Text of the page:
Based on our research, addressing tax volatility and enacting rules to encourage saving during boom periods are good steps for budget stability. However, locking in strict budget rules without allowing for exceptions under difficult economic conditions, may be short-sighted. And enforcing these rules through bond documents could be especially risky. 

You can read the full piece on TaxVox, the Tax Policy Center’s blog. As you know, here at Connecticut Voices we have made repealing or delaying the Bond Lock our main policy priority for the year. We will be hosting an event about the Bond Lock on March 14th - don´t forget to register!

Issue Area:
Budget and Tax
bond lock, budget, restrictions, Tax Policy
March 30, 2018

Call to Action - Bond Lock Hearing Monday, April 2 - H.B. 5590

The Finance Committee will hold a hearing this coming Monday, April 2, to discuss a slew of new fiscal bills, including one to amend the Bond Lock: H.B. 5590, "An Act Concerning Covenants and the Bond Issuance Cap".

HB 5590 would not fully repeal the existing Bond Lock, rather it would partially delay implementation. Under this proposal, bonds issued after May 15, 2018, would include a covenant locking in the volatility cap. Bonds issued after the end of the session (July 1, 2019, onwards) would lock in the spending cap and bond cap.

While an improvement over current law, further change is needed. We are calling on the Finance Committee to amend the bill to:

  1. Delay the effective date of all provisions of the Bond Lock until July 1, 2019.
  2. Study and issue a report on the impact of the Bond Lock, with a committee hearing on the same, prior to the new effective date.

We urge you to join us in requesting passage of an amended bill. Inaction is not an option. Existing law poses real threats to our state. If implemented, the Bond Lock would:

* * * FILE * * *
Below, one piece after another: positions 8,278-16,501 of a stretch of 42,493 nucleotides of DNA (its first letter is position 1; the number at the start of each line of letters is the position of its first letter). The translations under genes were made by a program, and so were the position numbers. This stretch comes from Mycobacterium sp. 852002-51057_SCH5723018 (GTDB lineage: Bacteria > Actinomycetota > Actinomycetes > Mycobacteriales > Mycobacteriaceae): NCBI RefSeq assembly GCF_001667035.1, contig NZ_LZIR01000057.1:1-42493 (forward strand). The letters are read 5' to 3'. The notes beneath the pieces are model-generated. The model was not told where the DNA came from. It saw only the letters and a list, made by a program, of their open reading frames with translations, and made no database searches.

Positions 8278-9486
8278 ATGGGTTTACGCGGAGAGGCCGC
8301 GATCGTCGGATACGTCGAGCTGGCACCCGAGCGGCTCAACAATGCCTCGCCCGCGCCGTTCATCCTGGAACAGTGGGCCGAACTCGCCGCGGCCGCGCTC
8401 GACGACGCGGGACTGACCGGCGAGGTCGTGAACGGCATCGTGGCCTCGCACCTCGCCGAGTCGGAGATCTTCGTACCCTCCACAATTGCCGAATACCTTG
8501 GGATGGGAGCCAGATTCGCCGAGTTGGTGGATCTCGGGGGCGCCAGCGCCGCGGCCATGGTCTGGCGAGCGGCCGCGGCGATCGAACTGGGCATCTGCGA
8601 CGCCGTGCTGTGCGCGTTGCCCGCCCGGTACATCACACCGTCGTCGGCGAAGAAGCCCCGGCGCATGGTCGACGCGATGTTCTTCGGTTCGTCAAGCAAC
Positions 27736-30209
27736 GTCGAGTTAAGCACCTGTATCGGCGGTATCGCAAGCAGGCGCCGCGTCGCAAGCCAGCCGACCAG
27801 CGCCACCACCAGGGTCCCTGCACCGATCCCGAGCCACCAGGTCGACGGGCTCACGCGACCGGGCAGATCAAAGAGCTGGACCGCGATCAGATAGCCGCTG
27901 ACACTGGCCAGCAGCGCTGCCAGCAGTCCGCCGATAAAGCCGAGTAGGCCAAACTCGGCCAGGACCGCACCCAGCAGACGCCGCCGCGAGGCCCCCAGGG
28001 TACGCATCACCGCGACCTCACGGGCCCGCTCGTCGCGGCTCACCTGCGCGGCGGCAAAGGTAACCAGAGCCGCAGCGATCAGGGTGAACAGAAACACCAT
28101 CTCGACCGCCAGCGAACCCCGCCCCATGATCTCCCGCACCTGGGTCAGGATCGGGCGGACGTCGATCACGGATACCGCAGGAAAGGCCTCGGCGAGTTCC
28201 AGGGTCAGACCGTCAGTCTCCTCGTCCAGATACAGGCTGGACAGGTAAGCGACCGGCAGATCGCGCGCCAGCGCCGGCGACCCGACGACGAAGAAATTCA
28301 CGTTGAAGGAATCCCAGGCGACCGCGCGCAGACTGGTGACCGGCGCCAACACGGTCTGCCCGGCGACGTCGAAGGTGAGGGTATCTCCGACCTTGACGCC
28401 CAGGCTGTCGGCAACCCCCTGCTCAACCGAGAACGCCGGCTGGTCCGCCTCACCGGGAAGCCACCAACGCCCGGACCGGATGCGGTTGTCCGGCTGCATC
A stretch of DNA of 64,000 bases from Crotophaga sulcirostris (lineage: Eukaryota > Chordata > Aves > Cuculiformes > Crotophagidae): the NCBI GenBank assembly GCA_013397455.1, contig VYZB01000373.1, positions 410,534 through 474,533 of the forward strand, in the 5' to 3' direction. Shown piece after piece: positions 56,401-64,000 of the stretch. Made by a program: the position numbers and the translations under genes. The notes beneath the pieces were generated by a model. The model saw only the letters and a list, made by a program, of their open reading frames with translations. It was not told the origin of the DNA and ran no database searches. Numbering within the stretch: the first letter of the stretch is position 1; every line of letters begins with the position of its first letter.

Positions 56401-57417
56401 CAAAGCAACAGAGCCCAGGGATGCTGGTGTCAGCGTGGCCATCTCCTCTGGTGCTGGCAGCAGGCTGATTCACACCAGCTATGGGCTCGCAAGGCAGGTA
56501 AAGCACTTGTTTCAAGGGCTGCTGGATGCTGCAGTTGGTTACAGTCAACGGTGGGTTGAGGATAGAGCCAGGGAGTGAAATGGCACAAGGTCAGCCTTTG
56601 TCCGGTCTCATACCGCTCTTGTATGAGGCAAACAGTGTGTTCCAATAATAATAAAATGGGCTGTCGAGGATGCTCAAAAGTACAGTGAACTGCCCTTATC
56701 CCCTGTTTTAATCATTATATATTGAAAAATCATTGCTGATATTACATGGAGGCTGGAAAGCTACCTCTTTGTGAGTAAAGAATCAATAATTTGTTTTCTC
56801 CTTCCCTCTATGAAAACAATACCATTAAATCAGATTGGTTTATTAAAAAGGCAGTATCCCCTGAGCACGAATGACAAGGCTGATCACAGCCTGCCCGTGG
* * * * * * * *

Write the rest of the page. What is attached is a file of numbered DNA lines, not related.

• Risk billions of dollars in cuts to social services and other crucial programs for children and families in the state.
  • Create uncertainty regarding Connecticut's fiscal health, potentially damaging our credit rating and increasing our borrowing costs.
  • Leave Connecticut powerless to respond to emergencies. We do not know what the federal government is going to do regarding funding. We don't know if a natural disaster is coming. With the Bond Lock, we will know that we cannot address any of these challenges without facing serious penalties.

We ask you to testify on Monday, April 2 and urge the Finance Committee to break the Bond Lock.

  • WHAT: Finance, Revenue and Bonding Committee public hearing
  • WHEN: Monday, April 2, 2018 at 10:30 A.M.
  • WHERE: Room 2E, Legislative Office Building, 300 Capitol Avenue, Hartford.
  • HOW TO TESTIFY: A lottery will determine public speaker order; sign up is from 8:30 A.M. to 9:30 A.M. in the first floor atrium of the LOB.  You can also email written testimony to

About the Bond Lock:

The Bond Lock is a provision included in the Fiscal Year (FY) 2018-2019 budget aimed at restricting changes to Connecticut's budget rules. It stipulates that whenever Connecticut issues a bond for a two-year period beginning in May, it must vow not to change three new spending and revenue restrictions—the spending cap, volatility cap, and bond cap— for the life of the bond (typically 10 years) except in extraordinary circumstances.

Because bonds are considered contracts, Connecticut would be legally bound to maintain these spending and revenue restraints despite what future Governors or legislatures might find to be in the best interests of the state. Any effort to break the covenant would invite litigation and risk significant penalties.

The fiscal restrictions that the Bond Lock cements into place all have significant flaws, threatening state investments necessary to build thriving communities. By making it virtually impossible to change any of these restrictions for more than a decade, the Bond Lock limits the state’s ability to address both existing and unanticipated challenges, today and into the future.

For more information about the Bond Lock, download our Bond Lock FAQ

Issue Area:
Budget and Tax
action alert, bond lock, budget, cap, spending, tax
April 4, 2018

What is the Bond Lock?

On March 14th Connecticut Voices for Children held our ¨Breaking the Bond Lock" roundtable, where we explained in great detail the potential impact that this fiscal restriction will have on children and families. You can watch the presentation below. 


For a full analysis on the Bond Lock, a FAQ, and supporting materials, check our publications here

Issue Area:
Budget and Tax
bond lock, budget, fiscal, tax